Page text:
Yun’s the one: South Korea gets men’s skeleton Olympic gold

first_imgYun won in commanding fashion at the Pyeongchang Games on Friday, his four-run time of 3 minutes, 20.55 seconds easily coming in 1.63 seconds ahead of silver medalist Nikita Tregubov of Russia. Most skeleton races are decided by tenths or hundreths of a second, but Yun was dominant from start to finish — the fastest slider, in every way, in every heat.He stepped onto the award podium shortly after finishing, arms skyward as thousands of his fellow South Koreans roared. They showed up early on a bright morning in the Taebaek Mountains, fully expecting to see the sort of dominance he himself envisioned when taking thousands of training runs on the track that was built for these Olympics, the track he knows better than anyone else in sliding.FEATURED STORIESSPORTSTim Cone, Ginebra set their sights on elusive All-Filipino crownSPORTSGinebra beats Meralco again to capture PBA Governors’ Cup titleSPORTSAfter winning title, time for LA Tenorio to give back to Batangas folk“Yun! Sung! Bin!” they chanted, over and over. “Yun! Sung! Bin!”Yun delivered. UK plans Brexit celebrations but warns businesses may suffer MOST READ Steam emission over Taal’s main crater ‘steady’ for past 24 hours GALLERY: Barangay Ginebra back as PBA Governors’ Cup kings Nueva Ecija warehouse making fake cigarettes raided, 29 Chinese workers nabbed It’s too early to present Duterte’s ‘legacy’ – Lacson Happy New Year, indeed. On a national holiday in Korea — the start of a lunar new year — Yun became a national hero. He is the reigning World Cup overall champion, is now the Olympic champion and his career is only just starting.“If you see the Korean guy, he has the best material,” Spain’s Ander Mirambell said. “He will win this easy.”It was the biggest victory margin in Olympic skeleton, topping 1948 when Italy’s Nino Bibbia topped Jack Heaton of the U.S. by 1.4 seconds in a six-heat race.The only drama in the final heat was who would finish second. Tregubov won that battle, edging Dom Parsons of Britain. Latvia’s Martins Dukurs, the winningest World Cup men’s skeleton racer in history, struggled in the final run and slipped to fourth.For the U.S., 2014 Olympic bronze medalist Matt Antoine was 11th and three-time Olympian John Daly was 16th.ADVERTISEMENT Phivolcs records 2 ‘discrete weak ash explosions’ at Taal Volcano Sweet Distraction? North Korea’s feminine touch at Olympics View comments Yun Sungbin of South Korea celebrates in the finish area after his gold medal winning run during the men’s skeleton final at the 2018 Winter Olympics in Pyeongchang, South Korea, Friday, Feb. 16, 2018. (AP Photo/Wong Maye-E)PYEONGCHANG, South Korea — Yun Sungbin left no doubt. It’s his track. It’s his gold medal.The most decisive Olympic skeleton champion ever is a 23-year-old who had no idea what he was doing on a sled a few years ago and now stands taller than anyone else in the sport.ADVERTISEMENT LATEST STORIES Don’t miss out on the latest news and information. Lights inside SMX hall flicker as Duterte rants vs Ayala, Pangilinan anew Carpio hits red carpet treatment for China Coast Guard PLAY LIST 02:14Carpio hits red carpet treatment for China Coast Guard02:56NCRPO pledges to donate P3.5 million to victims of Taal eruption00:56Heavy rain brings some relief in Australia02:37Calm moments allow Taal folks some respite03:23Negosyo sa Tagaytay City, bagsak sa pag-aalboroto ng Bulkang Taal01:13Christian Standhardinger wins PBA Best Player award Sports Related Videospowered by AdSparcRead Next Phivolcs records 2 ‘discrete weak ash explosions’ at Taal Volcano Sea turtle trapped in net freed in Legazpi Citylast_img read more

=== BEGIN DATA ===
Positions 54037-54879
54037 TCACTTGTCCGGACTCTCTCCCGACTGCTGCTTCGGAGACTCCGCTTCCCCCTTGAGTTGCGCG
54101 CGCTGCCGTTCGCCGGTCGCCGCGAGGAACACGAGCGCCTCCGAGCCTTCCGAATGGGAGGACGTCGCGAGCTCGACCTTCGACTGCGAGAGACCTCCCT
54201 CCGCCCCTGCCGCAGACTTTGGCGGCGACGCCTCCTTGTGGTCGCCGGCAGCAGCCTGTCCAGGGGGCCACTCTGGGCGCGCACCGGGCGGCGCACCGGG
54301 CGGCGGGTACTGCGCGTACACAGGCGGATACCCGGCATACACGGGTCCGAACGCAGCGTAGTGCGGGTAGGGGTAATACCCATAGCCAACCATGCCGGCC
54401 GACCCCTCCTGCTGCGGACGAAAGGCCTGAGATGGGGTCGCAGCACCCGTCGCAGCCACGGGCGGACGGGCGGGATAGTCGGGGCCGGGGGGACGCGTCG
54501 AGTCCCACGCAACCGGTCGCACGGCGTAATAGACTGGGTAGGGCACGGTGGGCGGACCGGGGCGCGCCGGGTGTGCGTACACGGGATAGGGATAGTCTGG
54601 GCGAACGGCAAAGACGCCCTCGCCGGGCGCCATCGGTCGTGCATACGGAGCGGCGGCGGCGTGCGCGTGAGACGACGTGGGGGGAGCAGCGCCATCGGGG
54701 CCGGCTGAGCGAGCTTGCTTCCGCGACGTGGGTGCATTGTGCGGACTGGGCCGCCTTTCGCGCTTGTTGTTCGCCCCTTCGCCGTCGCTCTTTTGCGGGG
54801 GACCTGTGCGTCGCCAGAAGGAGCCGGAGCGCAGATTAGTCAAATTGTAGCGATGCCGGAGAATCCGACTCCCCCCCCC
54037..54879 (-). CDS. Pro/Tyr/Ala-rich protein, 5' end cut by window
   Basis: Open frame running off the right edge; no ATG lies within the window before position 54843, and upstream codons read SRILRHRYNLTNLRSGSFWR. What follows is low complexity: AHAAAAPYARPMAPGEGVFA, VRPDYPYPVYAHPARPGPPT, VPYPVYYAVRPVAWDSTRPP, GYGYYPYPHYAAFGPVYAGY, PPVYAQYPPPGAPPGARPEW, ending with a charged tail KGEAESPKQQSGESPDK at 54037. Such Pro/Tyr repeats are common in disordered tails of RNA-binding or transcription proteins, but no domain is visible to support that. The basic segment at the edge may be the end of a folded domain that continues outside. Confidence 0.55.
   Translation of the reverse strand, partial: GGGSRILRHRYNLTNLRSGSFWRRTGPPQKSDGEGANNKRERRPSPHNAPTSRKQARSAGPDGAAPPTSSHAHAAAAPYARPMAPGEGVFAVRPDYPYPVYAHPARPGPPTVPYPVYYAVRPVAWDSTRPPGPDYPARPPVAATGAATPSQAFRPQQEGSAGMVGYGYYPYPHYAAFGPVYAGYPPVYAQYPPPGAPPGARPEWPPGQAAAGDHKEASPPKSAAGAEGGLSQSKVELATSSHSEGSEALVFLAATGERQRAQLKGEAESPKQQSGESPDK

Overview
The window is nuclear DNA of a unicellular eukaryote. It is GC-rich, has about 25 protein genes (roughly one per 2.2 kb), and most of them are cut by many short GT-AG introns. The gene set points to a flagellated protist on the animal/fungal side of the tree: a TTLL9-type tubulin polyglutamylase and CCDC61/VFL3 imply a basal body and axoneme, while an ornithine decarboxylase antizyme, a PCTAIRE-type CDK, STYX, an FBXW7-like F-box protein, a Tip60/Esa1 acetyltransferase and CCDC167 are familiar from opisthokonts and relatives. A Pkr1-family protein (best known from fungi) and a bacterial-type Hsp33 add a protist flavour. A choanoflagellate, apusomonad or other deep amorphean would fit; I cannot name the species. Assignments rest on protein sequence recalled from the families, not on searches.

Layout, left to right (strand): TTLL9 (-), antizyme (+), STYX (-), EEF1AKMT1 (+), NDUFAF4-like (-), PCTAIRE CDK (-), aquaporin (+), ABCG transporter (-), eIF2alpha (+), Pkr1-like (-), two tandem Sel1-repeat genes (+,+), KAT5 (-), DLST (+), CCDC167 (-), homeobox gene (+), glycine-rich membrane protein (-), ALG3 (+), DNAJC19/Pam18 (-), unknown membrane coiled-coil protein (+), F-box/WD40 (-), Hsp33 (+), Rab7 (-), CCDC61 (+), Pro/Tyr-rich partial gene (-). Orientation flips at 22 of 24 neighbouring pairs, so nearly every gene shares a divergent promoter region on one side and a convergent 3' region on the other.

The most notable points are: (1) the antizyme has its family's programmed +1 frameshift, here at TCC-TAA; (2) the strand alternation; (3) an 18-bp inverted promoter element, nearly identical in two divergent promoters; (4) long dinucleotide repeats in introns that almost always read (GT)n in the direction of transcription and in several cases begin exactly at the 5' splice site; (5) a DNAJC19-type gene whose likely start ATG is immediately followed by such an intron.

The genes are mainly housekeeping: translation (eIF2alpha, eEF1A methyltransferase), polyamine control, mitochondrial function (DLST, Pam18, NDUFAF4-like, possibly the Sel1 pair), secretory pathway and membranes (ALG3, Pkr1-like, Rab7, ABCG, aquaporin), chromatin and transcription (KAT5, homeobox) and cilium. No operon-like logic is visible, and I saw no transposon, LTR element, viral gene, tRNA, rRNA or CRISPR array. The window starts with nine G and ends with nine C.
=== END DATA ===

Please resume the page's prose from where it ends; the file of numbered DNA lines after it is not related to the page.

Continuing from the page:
Lack of grads could hurt economy